The father argues the family court erred in placing significant emphasis on the mother's occupation of the former marital home. He maintains such reliance was misplaced "given the [mother's] history of failing to pay insurance premiums and mortgage payments" and because the mother "lied under oath with regard to the mortgage payments owing on the former marital home." (2)
The falsity of the mother's testimony is not, standing alone, sufficient reason to overturn the family court's decision as to custody. Although the father alleged in his post-trial motion he was served with pleadings in a foreclosure action on the former martial home, he produced no documentation that the foreclosure action was prosecuted to its conclusion or that the mother and children have been displaced from the home. Moreover, the father presented no evidence to contradict the mother's testimony that although she allowed her homeowner's insurance to lapse for a short period of time, no pecuniary or property loss occurred as a result of the lapse and she had obtained coverage with a different company by the time of trial. The family court's consideration of the wife's occupancy of the former marital home was but one factor among many the family court considered in making its custody determination. We decline to reverse the family court's decision on this basis.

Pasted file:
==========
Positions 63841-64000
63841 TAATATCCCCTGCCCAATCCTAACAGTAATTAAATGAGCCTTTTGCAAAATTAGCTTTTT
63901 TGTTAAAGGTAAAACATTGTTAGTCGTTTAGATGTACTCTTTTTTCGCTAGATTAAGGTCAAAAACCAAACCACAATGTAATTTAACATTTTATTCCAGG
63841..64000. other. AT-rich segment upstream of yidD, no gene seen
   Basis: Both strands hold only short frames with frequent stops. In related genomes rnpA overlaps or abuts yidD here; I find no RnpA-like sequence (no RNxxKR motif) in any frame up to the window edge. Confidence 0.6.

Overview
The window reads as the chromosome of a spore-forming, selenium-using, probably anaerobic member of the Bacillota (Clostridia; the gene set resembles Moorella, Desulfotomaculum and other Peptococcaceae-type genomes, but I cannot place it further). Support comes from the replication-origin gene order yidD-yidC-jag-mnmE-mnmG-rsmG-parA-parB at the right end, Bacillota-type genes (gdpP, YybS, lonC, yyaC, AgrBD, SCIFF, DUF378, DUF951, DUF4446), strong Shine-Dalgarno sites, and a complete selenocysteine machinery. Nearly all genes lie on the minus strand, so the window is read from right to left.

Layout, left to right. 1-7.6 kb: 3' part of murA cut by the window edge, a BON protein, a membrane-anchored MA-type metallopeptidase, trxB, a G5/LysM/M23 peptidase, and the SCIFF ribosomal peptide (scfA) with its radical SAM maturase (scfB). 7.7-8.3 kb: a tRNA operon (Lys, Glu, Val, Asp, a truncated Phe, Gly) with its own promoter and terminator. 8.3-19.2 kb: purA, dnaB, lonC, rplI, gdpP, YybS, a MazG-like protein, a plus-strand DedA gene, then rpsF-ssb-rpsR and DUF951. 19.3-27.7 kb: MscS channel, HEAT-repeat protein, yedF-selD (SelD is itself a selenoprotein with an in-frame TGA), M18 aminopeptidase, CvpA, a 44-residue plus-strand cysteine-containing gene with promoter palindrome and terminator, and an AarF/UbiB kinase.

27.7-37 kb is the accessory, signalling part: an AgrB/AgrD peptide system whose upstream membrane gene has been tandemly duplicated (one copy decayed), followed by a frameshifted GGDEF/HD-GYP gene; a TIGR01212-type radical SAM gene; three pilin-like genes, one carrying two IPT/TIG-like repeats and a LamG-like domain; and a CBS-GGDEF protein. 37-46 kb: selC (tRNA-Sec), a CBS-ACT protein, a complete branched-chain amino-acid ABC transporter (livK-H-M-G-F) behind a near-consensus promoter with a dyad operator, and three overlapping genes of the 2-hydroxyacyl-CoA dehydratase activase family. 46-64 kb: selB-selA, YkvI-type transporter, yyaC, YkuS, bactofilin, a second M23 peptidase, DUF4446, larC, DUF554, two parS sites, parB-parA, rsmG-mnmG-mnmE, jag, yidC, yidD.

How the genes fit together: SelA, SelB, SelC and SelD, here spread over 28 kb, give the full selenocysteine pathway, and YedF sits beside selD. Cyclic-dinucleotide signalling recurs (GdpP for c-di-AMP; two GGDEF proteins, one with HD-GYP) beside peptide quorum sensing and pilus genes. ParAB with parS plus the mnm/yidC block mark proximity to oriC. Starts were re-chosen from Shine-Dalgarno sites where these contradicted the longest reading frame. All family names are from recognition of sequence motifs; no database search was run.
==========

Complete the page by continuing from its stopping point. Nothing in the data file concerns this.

II. Role of the Guardian ad Litem
The guardian ad litem filed a separate brief in which she raised questions regarding the weight a trial judge should place on the guardian's recommendation. She argues the recommendation should be given substantial weight and should not be rejected without stating on the record or in the order the reasons for rejecting that recommendation.
The trial court addressed the concerns raised by the guardian in her report and at trial. Her main concerns centered on the relationship the mother had with Mr. Hardin and on the mother's reduction of Tabitha's medication. The trial court noted: